Skip to comments.Schools to rethink 'i before e' [UK}
Posted on 06/20/2009 12:05:16 PM PDT by JoeProBono
The spelling mantra "i before e except after c" is no longer worth teaching, according to the government. Advice sent to teachers says there are too few words which follow the rule and recommends using more modern methods to teach spelling to schoolchildren. The document, entitled Support for Spelling, is being distributed to more than 13,000 primary schools. But some people believe the phrase should be retained because it is easy to remember and is broadly accurate. Bethan Marshall, a senior English lecturer at King's College London, said: "It's a very easy rule to remember and one of the very few spelling rules that I can remember and that's why I would stick to it.
"If you change it and say we won't have this rule, we won't have any rules at all, then spelling, which is already terribly confusing, becomes more so."
Judy Parkinson, author of the best-selling book I Before E (Except After C), told the Daily Telegraph it was a phrase that struck a chord.
"There are words that it doesn't fit, but I think teachers could always get a discussion going about the 'i before e' rule and the peculiarities of the English language, and have fun with it. That's the best way to learn."
(Excerpt) Read more at news.bbc.co.uk ...
Stupid is as stupid does. Bunch of educational stupids at work.
Oh crap - from here on out it will be bedlam!!! If they take our grammar rules away from us what do we have left?????? Mrs. Boston from 9th grade grammar is spinning in her grave.....
So obviously it makes sense to ditch a very easy method to remember a spelling foible. Let's just ditch it and have fun! WOOOOOO!
More granddaughter suffered terribly because they insisted on not correcting their spelling errors....They wanted the kids to be FREE....to express their ideas...unencumbered by poor spelling and grammar!!
I’ll bet that when English schoolchildren are being taught Arabic, the rules will suddenly matter again.
I before e has always been a foreign concept to me ...
What does it hurt to continue teaching this rule? I’ve used this rule all of my life. It took about 5 seconds to memorize it. I guess “the churldren” are too busy texting to learn how to spell correctly.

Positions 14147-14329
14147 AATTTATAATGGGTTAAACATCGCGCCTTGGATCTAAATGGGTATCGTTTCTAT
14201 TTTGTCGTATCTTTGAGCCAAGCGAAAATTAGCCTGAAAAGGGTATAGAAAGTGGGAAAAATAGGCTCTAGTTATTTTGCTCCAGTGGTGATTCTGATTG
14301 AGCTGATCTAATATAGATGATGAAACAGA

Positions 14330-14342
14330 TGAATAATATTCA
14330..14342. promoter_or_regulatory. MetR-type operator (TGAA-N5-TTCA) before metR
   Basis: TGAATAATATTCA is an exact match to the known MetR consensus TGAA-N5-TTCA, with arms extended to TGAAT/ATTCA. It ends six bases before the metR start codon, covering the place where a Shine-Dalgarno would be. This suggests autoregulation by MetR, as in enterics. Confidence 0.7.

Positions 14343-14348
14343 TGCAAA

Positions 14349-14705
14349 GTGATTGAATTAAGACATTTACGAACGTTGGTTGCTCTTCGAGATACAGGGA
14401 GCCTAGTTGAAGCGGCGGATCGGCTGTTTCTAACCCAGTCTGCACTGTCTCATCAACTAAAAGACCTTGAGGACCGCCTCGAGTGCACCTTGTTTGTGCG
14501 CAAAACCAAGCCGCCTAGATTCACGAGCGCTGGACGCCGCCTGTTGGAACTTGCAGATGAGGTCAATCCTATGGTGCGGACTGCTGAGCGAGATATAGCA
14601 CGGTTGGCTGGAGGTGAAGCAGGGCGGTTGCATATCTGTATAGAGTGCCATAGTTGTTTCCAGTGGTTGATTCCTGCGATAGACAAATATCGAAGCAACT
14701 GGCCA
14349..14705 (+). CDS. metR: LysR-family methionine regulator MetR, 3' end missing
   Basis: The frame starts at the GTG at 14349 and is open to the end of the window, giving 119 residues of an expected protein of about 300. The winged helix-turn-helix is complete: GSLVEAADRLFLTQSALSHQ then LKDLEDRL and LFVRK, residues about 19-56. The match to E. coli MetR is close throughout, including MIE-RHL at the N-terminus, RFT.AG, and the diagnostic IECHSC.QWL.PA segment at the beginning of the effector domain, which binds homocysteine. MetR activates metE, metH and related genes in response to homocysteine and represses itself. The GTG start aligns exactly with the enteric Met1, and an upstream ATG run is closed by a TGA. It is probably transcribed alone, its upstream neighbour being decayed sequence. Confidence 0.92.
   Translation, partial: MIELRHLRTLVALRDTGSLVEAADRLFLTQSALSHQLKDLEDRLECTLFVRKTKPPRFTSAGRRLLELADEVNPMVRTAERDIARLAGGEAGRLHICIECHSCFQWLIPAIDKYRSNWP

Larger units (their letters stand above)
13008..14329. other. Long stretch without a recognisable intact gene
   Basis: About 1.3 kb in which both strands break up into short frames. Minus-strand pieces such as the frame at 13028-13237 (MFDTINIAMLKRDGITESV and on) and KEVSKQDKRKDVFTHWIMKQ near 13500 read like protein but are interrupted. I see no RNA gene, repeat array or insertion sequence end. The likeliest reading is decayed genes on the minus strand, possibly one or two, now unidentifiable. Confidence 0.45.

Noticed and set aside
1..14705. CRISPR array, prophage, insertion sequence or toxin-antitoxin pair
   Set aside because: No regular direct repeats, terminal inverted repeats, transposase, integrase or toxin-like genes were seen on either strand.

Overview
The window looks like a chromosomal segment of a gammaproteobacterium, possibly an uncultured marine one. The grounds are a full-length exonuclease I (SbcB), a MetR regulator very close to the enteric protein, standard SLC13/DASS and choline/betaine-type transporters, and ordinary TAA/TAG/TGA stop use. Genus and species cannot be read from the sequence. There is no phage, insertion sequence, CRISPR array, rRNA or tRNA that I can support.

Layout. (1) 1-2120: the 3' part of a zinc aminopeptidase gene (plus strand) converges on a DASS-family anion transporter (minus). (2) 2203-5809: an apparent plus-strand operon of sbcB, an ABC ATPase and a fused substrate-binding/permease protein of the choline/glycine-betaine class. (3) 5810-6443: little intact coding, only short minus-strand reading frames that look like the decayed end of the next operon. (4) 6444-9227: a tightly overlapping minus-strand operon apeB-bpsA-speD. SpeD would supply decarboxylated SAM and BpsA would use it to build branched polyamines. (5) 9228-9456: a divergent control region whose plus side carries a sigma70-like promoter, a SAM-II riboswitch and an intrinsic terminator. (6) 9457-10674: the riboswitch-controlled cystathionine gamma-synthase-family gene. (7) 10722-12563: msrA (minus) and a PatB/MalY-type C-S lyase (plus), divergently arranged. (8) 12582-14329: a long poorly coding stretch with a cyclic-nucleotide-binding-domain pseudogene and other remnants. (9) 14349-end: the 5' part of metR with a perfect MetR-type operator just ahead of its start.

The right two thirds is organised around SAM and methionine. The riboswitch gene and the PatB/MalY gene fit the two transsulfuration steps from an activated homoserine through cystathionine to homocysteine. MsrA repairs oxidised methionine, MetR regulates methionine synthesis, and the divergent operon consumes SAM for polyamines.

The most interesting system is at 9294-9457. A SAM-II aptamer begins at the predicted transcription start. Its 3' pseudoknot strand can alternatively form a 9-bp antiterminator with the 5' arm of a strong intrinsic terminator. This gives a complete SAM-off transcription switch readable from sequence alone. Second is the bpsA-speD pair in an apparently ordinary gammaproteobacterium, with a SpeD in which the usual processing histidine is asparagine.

Is their any reason?
Who cares about reading and writing when we have social agendas to advance—erm, tolerance and kindness to teach?
Teaching Arabic and the Koran would be much more appropriate.
Instead of being taught how to spell stuff, kids will now sit in a ‘learning circle’ and discuss how they feel about 500 years of imperialistic British spelling rules.
About that rule..
Einstein got it wrong..
I don’t know, that rule does seem to apply except when it doesn’t apply.
Just dang, drove me crazy!
I halve a spell checker
It came with my PC It plane lee marks four my revue Miss steaks aye can knot see
Eye ran this poem threw it Your sure real glad two no Its very polished in its own weigh My chequer tolled me sew
A cheek or is a blessing It freeze yew lodes of thyme It helps me right awl stiles two reed And aides me when aye rime
Now spilling does not phase me It does knot bring a tier My pay purrs awl due glad den With wrapped words fare as hear
To rite with care is quite a feet Of witch won should be proud And wee mussed dew the best wee can Sew flaws are knot aloud
So ewe can sea why aye dew prays Such soft wear four pea seas And why eye brake in two averse Buy righting want to please
Sounds goog to me!
Another foray in the war against literacy is about to be launched. Hey, why have any spelling rules at all? Wye knot juct rite enee weigh ewe wont two?
Several years ago, when I was looking for new employees, most of the young architectural graduates that applied for the positions displayed poor spelling and grammar. But, their penmanship was really horrible. In school, we were taught to write in block letters on drawing sheets; however, now that most use CAD, that ability has sadly disappeared.
Lately, I have been tutoring immigrants in English as Second Language (ESL) courses. Young Asians (Cambodian, Thai, Chinese, Korean), whose languages don’t use the Roman alphabet, seem to really concentrate in turning in exercises exhibiting good spelling and penmanship, if somewhat tortured grammar.
Receive or Recieve. Makes no difference. Both mean a ‘kind of tobacco’!
Hah, they’re wrong... Anyone of any education at all knows that e always comes before i; in fact, you always place the magnitude value before the vector, so whether it is ei, or 7i, or any other imaginary value, i always comes second.
What the speed of light, c, has to do with any of this I haven’t a clue!
The obvious solution: Let children spell words any way they please.
Not to mention plenty of examples of words containing “cie”. e.g. ancient, efficient. A more complex version of the rule adds “except when the “c” is pronounced “sh” (and pronunciation of these words varies regionally), but that still doesn’t pick up words containing “cie” where the “i” has the long vowel sound (e.g. “society”, “science”), as well as all the plurals of words ending in “cy” (e.g. “policies” — and virtually all such words were originally spelled “cie” in the singular). And it’s also fairly common to see names ending in “cie” — some are of non-English origin, but as a diminutive ending for female names (often, but not always an alternate to “cy” spelling), it’s perfectly English, as is the name of the official NYC Mayor’s residence “Gracie Mansion”, which is named after a Scotsman surnamed Gracie. Think how idiotically wrong it would look if you saw “Gracei”, and no one would be sure how to pronounce it.
Christie as well.
cherche les bucks ... sounds like someone has a book series to sell.
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